3 general biological techniques and methods – Credihealth blog

Biologists and biomedical scientists are highly qualified people. They work together doctors and health professionals in medical or research laboratories and must be competent in various scientific techniques and methods.

Sample preparation and analysis may seem easy to the outside person, but every scientist knows how difficult it can be. Proper handling of samples requires a stable hand and eye for detail.

Even with the vast array of machines that have been invented to help scientists perform their daily tasks, lab workers still need to be skilled and talented to properly organize, prepare, and analyze samples.

Each laboratory task involves an advanced set of skills, whether it involves the use of high-tech equipment or the pipetting of small and precise quantities of sample into a Petri dish. Some techniques are less common than others, but there are a few tasks that lab staff will perform each day.

Here are three of the most common biological techniques and methods you will need to know if you want to work in a medical or research laboratory.

  • Samples for incubation and freezing

Biological samples must be stored at certain temperatures. Depending on the type of sample you are working with, you may need to use an incubator or freezer to store the sample at its optimum temperature.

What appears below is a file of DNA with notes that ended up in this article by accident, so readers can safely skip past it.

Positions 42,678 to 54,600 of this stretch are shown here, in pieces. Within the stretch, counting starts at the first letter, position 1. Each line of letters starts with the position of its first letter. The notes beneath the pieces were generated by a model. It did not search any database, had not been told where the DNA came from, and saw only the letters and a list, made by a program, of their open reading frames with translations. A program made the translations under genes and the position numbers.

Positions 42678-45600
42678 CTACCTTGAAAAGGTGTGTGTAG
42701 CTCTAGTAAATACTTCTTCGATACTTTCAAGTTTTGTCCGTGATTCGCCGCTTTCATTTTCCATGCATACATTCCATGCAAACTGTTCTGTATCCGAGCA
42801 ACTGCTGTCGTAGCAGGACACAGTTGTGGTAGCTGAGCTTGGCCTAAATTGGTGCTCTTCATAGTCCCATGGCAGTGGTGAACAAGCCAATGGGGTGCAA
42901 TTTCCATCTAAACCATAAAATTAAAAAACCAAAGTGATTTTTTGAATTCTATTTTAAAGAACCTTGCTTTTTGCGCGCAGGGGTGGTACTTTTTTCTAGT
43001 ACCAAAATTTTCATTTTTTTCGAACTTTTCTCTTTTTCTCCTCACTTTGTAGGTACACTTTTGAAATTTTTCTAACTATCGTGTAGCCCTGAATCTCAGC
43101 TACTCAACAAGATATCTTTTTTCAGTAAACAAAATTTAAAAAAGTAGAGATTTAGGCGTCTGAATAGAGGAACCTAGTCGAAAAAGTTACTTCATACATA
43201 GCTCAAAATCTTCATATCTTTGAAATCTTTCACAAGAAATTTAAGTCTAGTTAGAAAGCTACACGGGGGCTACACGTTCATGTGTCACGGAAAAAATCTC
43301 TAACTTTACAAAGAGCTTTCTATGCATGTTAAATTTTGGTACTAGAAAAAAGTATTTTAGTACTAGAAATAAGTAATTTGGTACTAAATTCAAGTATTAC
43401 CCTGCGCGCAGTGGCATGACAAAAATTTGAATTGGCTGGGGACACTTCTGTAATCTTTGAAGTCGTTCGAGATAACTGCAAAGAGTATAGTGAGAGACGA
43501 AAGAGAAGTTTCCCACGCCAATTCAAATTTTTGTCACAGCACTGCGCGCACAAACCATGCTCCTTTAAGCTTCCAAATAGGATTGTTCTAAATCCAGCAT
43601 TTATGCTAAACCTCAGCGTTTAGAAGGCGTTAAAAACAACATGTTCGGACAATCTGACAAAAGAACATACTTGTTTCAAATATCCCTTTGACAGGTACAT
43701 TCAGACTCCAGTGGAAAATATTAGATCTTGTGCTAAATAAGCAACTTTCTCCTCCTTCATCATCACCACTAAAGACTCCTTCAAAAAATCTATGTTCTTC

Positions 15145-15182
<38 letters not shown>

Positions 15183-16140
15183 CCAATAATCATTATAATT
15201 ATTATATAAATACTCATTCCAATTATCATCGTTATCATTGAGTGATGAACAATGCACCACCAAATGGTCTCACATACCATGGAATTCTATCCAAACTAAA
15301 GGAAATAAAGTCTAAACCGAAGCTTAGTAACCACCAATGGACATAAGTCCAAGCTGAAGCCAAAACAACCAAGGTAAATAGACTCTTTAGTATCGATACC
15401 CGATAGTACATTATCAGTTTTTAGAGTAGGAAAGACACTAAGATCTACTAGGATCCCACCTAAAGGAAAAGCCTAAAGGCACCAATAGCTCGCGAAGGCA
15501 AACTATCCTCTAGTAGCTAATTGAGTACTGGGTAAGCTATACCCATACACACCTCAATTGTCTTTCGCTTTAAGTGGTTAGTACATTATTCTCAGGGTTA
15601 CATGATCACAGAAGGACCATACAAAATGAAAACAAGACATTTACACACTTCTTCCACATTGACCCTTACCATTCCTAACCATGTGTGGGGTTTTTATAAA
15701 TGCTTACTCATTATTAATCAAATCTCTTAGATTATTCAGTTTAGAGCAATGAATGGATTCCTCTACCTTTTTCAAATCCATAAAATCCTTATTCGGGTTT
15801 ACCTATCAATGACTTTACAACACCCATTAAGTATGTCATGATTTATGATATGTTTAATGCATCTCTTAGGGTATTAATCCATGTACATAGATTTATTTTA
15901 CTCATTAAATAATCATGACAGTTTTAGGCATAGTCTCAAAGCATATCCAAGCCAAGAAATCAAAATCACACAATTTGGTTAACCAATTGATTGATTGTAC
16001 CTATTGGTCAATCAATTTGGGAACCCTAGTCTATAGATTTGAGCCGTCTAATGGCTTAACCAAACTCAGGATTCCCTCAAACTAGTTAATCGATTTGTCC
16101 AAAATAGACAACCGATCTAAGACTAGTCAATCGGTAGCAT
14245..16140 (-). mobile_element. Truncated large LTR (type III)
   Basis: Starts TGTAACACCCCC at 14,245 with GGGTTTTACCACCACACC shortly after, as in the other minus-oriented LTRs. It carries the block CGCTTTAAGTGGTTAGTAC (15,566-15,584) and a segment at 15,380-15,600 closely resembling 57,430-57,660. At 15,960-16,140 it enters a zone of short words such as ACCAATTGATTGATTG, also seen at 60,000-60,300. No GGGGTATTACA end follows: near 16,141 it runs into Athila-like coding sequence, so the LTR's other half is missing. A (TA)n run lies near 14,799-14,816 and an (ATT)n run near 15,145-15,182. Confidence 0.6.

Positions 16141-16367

When dealing with live cell cultures or microorganisms, you will need to know how to store them properly and what type of equipment to use. Organisms are sensitive to temperature and it is your job to ensure that they are happy.

Using an incubator can promote cell growth by helping the organisms in your sample to thrive so that you have more work to do in your analysis. Using LN2 freezer will stop the growth of your sample and will also prevent the growth of unwanted microbes by preventing contamination.

Most biological research and sample analysis involves pipetting. Whether you are preparing chemical solutions to mix with your samples or transferring cell culture from one agar plate to another, you will need strong pipetting skills to work in a biological laboratory.

Pipetting the wrong amount of solution or the wrong cell culture can disrupt your analysis and can lead to errors in the data obtained. Pipetting is an easy-to-learn technique, and you will find that the more you practice, the better and more accurate pipetting will be.

When you need to break down cells into their constituent organelles and proteins, you will need to use centrifugation. The centrifuge is part of the equipment that rotates your samples at high speed to divide its components into individual parts according to density.

It is important to set the centrifuge to the correct speed setting so that it does not destroy the sample, but also separates the components correctly. There are several different types of centrifuge machines, so you will need to learn how to use each one properly if your lab uses each type.

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